On Wednesday, a federal judge in New York ruled that President Trump is in violation of the Constitution when he blocks users on Twitter.
In her ruling, Judge Naomi Reice Buchwald wrote that “no government official including the President is above the law, and all government officials are presumed to follow the law as has been declared. We hold that portions of the @realDonaldTrump account the ‘interactive space’ where Twitter users may directly engage with the content of the President’s tweets are properly analyzed under the “‘public forum’ doctrines set forth by the Supreme Court, that such space is a designated public forum, and that the blocking of the plaintiffs based on their political speech constitutes viewpoint discrimination that violates the First Amendment”.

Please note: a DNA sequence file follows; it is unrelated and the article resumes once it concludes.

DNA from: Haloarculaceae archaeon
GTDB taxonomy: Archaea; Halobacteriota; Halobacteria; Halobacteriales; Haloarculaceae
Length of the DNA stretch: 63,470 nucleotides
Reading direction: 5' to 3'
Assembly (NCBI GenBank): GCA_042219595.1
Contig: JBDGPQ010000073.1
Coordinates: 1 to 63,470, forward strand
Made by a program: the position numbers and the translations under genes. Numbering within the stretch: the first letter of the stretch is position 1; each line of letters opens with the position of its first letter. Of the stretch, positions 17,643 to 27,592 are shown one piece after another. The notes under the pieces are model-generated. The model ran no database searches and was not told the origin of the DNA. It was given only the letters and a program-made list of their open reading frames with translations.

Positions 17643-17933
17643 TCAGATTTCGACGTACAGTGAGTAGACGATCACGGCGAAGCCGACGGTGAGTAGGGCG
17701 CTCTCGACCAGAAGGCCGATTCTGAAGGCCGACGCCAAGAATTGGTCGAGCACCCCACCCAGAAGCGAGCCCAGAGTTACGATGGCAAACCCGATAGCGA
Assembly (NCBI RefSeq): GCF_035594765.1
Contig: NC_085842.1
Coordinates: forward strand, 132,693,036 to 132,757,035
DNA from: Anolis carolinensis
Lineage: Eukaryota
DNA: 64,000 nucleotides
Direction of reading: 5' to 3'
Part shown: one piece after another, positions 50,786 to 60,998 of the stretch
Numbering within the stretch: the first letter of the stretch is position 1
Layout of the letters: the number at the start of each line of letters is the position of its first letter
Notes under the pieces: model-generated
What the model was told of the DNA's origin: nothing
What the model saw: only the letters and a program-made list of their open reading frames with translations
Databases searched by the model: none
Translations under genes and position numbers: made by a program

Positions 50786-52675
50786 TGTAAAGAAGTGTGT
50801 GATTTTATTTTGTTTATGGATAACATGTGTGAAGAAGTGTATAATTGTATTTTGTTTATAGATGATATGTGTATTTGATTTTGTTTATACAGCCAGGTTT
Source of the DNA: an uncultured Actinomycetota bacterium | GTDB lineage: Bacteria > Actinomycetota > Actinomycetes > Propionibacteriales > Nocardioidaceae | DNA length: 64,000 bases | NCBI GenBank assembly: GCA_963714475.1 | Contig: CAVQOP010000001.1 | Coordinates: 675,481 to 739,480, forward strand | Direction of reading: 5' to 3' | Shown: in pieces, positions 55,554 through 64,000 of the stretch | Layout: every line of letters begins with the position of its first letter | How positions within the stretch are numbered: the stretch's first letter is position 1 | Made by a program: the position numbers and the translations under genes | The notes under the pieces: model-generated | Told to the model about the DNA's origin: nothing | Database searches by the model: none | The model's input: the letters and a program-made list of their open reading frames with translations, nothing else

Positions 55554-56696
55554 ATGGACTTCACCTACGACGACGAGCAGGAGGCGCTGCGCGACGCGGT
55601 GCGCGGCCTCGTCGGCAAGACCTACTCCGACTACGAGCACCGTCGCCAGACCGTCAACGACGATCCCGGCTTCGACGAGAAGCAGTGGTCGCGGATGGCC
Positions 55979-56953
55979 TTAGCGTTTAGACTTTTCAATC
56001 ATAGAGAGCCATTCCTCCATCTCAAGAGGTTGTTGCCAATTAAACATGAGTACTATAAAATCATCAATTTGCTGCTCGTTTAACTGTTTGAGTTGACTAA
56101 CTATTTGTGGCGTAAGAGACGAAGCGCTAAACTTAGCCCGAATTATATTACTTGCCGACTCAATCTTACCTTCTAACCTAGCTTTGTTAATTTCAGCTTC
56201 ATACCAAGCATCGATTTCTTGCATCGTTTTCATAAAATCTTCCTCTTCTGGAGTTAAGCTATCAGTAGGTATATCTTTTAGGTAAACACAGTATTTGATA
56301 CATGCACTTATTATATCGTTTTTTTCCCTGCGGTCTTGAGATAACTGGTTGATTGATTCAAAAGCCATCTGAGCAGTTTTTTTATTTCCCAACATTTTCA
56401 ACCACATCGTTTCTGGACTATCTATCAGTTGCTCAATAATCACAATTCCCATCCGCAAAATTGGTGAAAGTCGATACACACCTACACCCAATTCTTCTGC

The Knight Institute, which filed the suit on behalf of several individuals who have been blocked by Trump, applauded the decision saying “we’re pleased with the court’s decision, which reflects a careful application of core First Amendment principles to government censorship on a new communications platform. The President’s practice of blocking critics on Twitter is pernicious and unconstitutional, and we hope this ruling will bring it to an end.”
The Justice Department defended Trump’s Twitter activity, contending that muting is within the president’s “associational freedoms.” He may be president, the DOJ argued, but Trump still maintains a right to decide who he spends time with on the social media platform.
White House press secretary Sarah Sanders and former White House communications director Hope Hicks, both of whom were named in the suit, were dismissed as defendants. A Justice Department spokeswoman said “We respectfully disagree with the court’s decision and are considering our next steps.”